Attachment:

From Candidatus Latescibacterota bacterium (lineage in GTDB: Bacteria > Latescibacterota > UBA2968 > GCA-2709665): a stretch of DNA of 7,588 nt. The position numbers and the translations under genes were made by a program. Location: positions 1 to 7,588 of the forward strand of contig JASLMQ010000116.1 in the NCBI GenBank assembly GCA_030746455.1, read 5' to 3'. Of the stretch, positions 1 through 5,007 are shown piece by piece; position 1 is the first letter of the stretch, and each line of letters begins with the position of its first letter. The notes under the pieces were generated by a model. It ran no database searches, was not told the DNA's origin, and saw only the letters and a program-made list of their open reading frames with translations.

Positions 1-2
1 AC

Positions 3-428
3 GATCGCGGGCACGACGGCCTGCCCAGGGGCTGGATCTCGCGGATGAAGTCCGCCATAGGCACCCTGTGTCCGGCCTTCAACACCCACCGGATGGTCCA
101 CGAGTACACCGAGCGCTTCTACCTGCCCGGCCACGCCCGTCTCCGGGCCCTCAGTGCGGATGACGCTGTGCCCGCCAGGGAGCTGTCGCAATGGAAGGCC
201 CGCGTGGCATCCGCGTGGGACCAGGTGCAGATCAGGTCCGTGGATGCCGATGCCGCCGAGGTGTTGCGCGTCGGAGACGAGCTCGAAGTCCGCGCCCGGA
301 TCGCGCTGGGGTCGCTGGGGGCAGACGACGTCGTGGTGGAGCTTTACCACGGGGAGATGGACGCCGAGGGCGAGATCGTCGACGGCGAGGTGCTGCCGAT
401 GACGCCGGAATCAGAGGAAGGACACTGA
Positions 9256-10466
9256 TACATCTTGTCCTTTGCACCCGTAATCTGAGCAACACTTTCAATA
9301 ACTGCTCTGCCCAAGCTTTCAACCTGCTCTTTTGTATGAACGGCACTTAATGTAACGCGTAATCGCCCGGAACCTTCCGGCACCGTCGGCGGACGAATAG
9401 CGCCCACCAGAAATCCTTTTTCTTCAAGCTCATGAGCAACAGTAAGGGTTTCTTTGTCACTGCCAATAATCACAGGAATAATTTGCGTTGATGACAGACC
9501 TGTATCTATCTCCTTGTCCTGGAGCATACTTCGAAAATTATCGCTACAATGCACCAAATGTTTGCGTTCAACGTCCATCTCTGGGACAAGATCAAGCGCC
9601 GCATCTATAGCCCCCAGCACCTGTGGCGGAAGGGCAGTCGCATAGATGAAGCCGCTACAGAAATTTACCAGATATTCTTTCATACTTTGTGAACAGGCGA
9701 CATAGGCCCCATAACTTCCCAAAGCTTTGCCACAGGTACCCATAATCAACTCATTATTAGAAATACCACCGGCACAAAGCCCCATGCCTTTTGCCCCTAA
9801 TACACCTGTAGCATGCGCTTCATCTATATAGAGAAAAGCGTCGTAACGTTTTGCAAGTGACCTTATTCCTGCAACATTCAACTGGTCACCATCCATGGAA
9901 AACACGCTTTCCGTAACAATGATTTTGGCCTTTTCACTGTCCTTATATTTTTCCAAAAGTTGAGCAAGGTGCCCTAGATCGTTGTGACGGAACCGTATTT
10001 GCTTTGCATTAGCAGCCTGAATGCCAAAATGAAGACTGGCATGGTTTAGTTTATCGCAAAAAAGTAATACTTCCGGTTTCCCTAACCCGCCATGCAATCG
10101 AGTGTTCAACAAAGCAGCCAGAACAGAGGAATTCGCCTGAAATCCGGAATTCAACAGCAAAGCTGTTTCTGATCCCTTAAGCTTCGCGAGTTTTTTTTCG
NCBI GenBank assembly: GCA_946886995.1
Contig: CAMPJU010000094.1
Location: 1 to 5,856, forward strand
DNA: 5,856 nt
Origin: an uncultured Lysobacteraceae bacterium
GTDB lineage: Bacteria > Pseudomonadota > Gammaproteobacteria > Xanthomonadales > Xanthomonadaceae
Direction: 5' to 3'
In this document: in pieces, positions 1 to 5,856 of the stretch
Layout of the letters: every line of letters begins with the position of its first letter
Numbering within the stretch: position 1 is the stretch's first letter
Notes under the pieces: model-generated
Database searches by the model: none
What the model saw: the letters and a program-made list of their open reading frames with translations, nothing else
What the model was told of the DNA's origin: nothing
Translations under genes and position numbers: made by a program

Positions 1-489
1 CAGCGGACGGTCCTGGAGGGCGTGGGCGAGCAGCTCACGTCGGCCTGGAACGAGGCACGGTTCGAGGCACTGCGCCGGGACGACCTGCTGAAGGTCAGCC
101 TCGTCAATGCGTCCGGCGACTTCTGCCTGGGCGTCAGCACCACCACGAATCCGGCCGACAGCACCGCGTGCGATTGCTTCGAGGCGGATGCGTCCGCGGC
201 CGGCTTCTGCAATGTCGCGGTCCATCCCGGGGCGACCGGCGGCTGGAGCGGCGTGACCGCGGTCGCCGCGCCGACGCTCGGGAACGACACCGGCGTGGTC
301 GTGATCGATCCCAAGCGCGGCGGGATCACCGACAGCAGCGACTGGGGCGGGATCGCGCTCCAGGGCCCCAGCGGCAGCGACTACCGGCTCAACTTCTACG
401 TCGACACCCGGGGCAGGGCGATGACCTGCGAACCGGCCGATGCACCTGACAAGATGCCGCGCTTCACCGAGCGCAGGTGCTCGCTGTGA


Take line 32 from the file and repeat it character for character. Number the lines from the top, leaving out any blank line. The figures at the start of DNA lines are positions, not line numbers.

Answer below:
Database searches by the model: none